Rory Doyle/ There Is More Work To Be Done
UPDATED March 31, 2021, 6:00 pm – The Biden administration released a sweeping infrastructure proposal today that includes both housing and rural economic development. Titled “The American Jobs Plan,” the proposal includes a wide array of subjects.
Rural, tribal and underserved areas are mentioned repeatedly in the White House’s fact sheet summarizing the plan, including in the housing section. HAC supports the inclusion of increased rural housing resources in the infrastructure plan, especially around USDA multifamily preservation and capacity building.
Acknowledging the severe shortage of affordable housing options in the United States, the White House would invest $213 billion to produce, preserve and retrofit affordable homes, including 500,000 for low- and middle-income homebuyers. The summary does not indicate how most of these funds would be divided among existing and new programs, except for $40 billion for public housing capital needs.
The proposal would:
The administration proposes a new $5 billion Rural Partnership Program “to help rural regions, including Tribal Nations, build on their unique assets and realize their vision for inclusive community and economic development. This program will empower rural regions by supporting locally-led planning and capacity building efforts, and providing flexible funding to meet critical needs.”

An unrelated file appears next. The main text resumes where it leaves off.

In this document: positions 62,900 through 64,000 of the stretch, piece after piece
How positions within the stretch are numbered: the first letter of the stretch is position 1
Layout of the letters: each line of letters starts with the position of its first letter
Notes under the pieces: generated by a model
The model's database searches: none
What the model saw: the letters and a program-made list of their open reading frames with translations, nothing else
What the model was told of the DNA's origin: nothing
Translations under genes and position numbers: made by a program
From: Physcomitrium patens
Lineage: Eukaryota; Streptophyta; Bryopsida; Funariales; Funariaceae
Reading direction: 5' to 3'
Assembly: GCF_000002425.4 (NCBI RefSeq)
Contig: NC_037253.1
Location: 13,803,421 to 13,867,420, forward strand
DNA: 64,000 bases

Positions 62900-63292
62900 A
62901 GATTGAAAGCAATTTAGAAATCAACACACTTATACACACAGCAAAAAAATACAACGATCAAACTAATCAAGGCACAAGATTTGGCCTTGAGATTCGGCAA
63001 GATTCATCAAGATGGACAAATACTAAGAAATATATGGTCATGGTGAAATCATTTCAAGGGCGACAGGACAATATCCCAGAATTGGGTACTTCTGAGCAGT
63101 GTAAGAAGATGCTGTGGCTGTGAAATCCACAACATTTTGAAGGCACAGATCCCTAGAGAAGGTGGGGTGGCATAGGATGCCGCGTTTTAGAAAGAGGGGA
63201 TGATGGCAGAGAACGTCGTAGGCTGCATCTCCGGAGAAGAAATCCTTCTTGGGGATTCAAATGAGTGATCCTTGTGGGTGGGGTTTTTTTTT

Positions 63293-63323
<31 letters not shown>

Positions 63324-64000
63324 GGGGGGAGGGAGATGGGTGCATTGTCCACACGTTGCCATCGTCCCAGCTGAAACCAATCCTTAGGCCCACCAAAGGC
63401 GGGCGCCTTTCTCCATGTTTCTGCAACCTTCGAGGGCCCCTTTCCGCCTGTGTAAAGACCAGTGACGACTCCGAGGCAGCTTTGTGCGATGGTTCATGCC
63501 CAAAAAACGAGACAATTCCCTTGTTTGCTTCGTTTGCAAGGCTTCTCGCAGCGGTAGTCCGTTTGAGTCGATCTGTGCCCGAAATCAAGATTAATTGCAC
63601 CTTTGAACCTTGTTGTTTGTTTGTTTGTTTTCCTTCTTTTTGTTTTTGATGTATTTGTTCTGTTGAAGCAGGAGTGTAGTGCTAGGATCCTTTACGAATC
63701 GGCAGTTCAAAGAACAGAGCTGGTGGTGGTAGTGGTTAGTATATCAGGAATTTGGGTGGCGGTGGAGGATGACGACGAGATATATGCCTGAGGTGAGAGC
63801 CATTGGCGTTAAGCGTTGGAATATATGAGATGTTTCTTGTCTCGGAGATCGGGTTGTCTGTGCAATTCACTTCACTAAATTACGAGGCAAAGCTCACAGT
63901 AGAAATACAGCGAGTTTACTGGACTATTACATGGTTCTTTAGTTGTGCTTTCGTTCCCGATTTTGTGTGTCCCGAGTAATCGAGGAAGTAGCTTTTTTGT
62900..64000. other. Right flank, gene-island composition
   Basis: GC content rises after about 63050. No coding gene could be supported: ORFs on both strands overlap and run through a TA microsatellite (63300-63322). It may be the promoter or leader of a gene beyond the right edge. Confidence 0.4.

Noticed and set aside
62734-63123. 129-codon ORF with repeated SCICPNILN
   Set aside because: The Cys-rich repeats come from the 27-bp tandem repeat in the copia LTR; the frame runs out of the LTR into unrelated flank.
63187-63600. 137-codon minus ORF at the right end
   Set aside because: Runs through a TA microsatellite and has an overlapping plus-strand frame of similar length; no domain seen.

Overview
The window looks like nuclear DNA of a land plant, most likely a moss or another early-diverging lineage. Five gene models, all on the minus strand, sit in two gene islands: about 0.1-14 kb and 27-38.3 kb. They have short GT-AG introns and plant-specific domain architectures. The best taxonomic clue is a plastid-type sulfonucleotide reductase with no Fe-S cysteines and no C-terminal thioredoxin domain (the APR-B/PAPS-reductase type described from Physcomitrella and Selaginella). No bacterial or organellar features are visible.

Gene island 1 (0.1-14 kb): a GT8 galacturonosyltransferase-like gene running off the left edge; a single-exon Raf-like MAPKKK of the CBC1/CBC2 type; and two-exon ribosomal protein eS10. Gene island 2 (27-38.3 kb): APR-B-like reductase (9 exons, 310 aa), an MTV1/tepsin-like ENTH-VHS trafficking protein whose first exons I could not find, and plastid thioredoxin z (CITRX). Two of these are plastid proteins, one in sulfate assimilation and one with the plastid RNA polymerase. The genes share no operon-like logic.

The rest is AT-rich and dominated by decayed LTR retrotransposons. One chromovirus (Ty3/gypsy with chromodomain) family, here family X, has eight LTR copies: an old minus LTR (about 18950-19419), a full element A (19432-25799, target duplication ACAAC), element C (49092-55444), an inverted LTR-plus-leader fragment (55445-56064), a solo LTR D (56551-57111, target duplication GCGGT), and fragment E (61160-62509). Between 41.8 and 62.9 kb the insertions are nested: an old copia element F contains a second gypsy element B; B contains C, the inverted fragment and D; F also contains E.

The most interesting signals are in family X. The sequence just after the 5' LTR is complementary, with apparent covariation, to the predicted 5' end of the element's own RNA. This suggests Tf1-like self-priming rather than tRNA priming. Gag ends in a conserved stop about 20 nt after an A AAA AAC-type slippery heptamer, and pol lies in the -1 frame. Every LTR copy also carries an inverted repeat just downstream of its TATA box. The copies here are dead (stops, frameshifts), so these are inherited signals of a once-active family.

The proposal calls for building high-speed broadband infrastructure to reach everyone in the country. It would prioritize support for broadband networks owned, operated by or affiliated with local governments, nonprofits and co-operatives because those providers feel “less pressure to turn profits and [have] a commitment to serving entire communities.” It would set aside funds for broadband infrastructure on tribal lands and would consult tribal nations in program administration.
The White House summary refers in several places to racial equity and the need to remedy past discrimination. It notes, for example, that low-income people and people of color are more likely than others to be affected by natural disasters and more likely to lack broadband internet access. It “targets 40 percent of the benefits of climate and clean infrastructure investments to disadvantaged communities.”
The plan intends to “upgrade and modernize America’s drinking water, wastewater, and stormwater systems, tackle new contaminants, and support clean water infrastructure across rural America. Aging water systems threaten public health in thousands of communities nationwide. President Biden will modernize these systems by scaling up existing, successful programs, including by providing $56 billion in grants and low-cost flexible loans to states, Tribes, territories, and disadvantaged communities across the country. President Biden’s plan also provides $10 billion in funding to monitor and remediate PFAS (per- and polyfluoroalkyl substances) in drinking water and to invest in rural small water systems and household well and wastewater systems, including drainage fields.”